Here’s a look at recent news of interest to homebuyers, home sellers, and the home-curious.
AMERICANS INCREASINGLY BELIEVE A HOUSING BUBBLE IS LOOMING
A substantial number of Americans and Californians believe that housing markets are overvalued and due for a correction, although a recent study says that the chances of that happening are slim.
ValueInsured’s latest Modern Homebuyer Survey found that 57 percent of U.S. homeowners believe that home prices in their area are too high and that appreciation rates are not sustainable, up 7 percent from the first quarter. Eight in 10 millennials think that homes are overvalued, a quarter-over-quarter gain of 12 percent.
Fifty-eight percent of respondents think that there will be a housing bubble and a price correction within the next two years. California is one of the five states where homeowners are most worried about a housing bubble, with 59 percent of those surveyed citing it as a chief concern.
Even if homeowners are nervous about a sharp housing decline like the one that began a decade ago, research from JPMorgan says that sustained home price growth has historically been the norm, while corrections are uncommon. The financial services company estimates that there is a 10 percent likelihood of home prices declining by 20 percent over the next five years.
BABY BOOMERS EXACERBATING HOUSING INVENTORY DROUGHT
Although an insufficient amount of new construction is contributing to the nation’s housing inventory woes, older homeowners who are aging in place are also part of the problem.
According to a realtor.com poll, 85 percent of baby boomers have no plans to put their homes on the market in the next 12 months. These homeowners hold about 33 million properties, many of which are urban condos or suburban homes — the types of properties that typically attract millennials and other first-time buyers.
Baby boomers are staying put in large part because they are happy in the current homes, with 72 percent saying that their home suits their needs. And although some empty-nesters might be tempted to downsize to a smaller home, they would face the same problems as millennials: a lack of properties to choose from and high prices.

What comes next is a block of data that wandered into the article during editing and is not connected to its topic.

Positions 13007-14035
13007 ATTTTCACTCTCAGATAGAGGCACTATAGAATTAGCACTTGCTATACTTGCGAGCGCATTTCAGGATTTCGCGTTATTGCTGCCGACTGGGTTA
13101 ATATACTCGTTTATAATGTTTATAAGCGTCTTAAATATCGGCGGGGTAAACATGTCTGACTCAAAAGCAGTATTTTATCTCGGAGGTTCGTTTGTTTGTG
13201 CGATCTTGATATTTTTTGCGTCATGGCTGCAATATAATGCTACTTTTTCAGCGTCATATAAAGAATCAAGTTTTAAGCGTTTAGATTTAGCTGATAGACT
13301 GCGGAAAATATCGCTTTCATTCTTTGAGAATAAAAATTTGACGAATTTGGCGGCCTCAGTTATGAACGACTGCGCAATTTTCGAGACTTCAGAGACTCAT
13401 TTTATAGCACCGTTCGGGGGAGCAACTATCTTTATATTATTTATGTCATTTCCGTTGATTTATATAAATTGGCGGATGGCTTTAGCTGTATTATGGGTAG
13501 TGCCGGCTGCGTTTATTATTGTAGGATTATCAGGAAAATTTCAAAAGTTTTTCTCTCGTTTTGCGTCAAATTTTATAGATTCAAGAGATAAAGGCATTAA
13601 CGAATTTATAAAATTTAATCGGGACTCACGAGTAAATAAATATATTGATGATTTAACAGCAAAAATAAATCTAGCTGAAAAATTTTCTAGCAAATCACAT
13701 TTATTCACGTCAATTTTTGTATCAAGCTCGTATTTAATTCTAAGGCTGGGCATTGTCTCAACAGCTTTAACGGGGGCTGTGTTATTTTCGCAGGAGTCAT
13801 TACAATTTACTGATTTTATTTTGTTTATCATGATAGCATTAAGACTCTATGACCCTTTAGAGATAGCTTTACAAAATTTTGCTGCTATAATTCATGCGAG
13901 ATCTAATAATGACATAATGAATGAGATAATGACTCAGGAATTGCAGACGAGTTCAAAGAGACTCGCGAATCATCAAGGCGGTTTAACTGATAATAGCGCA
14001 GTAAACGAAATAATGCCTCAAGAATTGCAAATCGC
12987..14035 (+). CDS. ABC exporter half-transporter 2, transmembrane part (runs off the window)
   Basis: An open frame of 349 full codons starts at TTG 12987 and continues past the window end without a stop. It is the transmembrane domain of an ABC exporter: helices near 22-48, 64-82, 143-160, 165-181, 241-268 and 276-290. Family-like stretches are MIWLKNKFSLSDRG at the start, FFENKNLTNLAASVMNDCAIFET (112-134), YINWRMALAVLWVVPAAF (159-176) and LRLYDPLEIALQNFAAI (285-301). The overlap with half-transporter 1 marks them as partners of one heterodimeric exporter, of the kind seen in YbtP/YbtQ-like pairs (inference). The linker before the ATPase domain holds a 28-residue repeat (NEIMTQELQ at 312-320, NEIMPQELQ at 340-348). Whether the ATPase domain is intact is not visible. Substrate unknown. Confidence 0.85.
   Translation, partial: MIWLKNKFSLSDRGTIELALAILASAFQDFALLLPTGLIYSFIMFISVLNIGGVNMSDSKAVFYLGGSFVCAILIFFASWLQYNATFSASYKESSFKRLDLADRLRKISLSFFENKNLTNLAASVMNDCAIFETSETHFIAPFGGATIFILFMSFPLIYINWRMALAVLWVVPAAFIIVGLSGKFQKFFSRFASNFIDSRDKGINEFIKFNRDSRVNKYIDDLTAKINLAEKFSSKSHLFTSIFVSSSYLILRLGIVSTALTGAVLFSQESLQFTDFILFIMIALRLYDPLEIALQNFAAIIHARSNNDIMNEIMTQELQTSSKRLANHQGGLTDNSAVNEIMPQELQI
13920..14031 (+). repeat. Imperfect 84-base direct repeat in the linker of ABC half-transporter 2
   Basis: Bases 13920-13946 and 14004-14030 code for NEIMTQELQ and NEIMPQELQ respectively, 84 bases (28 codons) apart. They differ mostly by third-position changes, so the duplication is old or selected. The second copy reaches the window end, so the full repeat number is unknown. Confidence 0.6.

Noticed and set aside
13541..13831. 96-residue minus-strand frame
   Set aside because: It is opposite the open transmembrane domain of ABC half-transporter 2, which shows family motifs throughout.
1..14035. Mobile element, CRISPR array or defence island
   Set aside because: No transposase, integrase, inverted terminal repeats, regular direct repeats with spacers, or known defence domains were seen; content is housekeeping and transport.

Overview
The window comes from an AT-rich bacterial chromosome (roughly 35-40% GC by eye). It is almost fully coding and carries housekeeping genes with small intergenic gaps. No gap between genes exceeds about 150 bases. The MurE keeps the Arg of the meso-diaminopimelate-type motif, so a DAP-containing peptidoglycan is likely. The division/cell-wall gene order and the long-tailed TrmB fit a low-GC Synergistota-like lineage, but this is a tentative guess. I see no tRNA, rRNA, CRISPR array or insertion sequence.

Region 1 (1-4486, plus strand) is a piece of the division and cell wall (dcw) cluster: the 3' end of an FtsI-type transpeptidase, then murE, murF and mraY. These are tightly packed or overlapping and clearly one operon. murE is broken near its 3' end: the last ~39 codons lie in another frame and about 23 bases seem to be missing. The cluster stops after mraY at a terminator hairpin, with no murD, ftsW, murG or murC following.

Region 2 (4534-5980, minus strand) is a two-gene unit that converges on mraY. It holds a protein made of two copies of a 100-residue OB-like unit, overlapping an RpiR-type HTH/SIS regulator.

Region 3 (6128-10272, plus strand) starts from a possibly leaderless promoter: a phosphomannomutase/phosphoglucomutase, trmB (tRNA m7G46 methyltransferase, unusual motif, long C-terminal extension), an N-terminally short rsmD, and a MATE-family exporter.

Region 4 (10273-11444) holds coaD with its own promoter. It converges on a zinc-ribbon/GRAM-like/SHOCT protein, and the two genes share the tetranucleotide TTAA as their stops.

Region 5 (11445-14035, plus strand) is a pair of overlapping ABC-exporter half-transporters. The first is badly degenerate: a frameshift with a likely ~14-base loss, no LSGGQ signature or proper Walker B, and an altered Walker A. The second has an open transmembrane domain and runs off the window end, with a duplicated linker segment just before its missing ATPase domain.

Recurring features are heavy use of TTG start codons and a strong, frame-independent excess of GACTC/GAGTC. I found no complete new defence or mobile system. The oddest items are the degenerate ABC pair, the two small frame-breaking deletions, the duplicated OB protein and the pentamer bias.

MEDIAN INCOME BUYS LESS THAN 200 SQUARE FEET OF REAL ESTATE IN SILICON VALLEY
San Jose workers earn some of the largest salaries in the nation, but those wages won’t buy much home in the current Silicon Valley housing market.
An analysis by SmartAsset calculates where the median income buys the most and least home in the U.S. Households in the San Jose metro area have a median annual income of $91,451, the highest of the 10 largest cities in the country. But with an average price per square foot of $535.58, that buys only about 171 foot of real estate in the region, second only to New York for least bang for the buck.
Home shoppers who want to stretch their dollar as far as possible should look to the Midwest and the South, the location of the 10 cities where the median income buys the largest house.
CALIFORNIANS FAVOR TRANSITIONAL INTERIOR DESIGN STYLE
Victorian-themed home décor is currently the most popular style nationwide, but trendsetting Californians prefer to marry the traditional with the modern.
Citing a study from custom furniture retailer Joybird, realtor.com mapped the most popular home interior styles by state based on the most-searched Google keywords over the past year. More than half of the states prefer one of three design motifs: Victorian (10), Bohemian (nine), and Contemporary (seven).
California is one of two states where the most popular interior décor style is transitional, which retains key elements of classic design while incorporating aspects of modernism. As California is known as a state where design trends begin, it’s reasonable to expect that the transitional look will eventually find favor with the rest of the country.
“Traditionally, home styles begin on either coast and work toward the center of the country,” New York interior designer John B. Chadwick told realtor.com.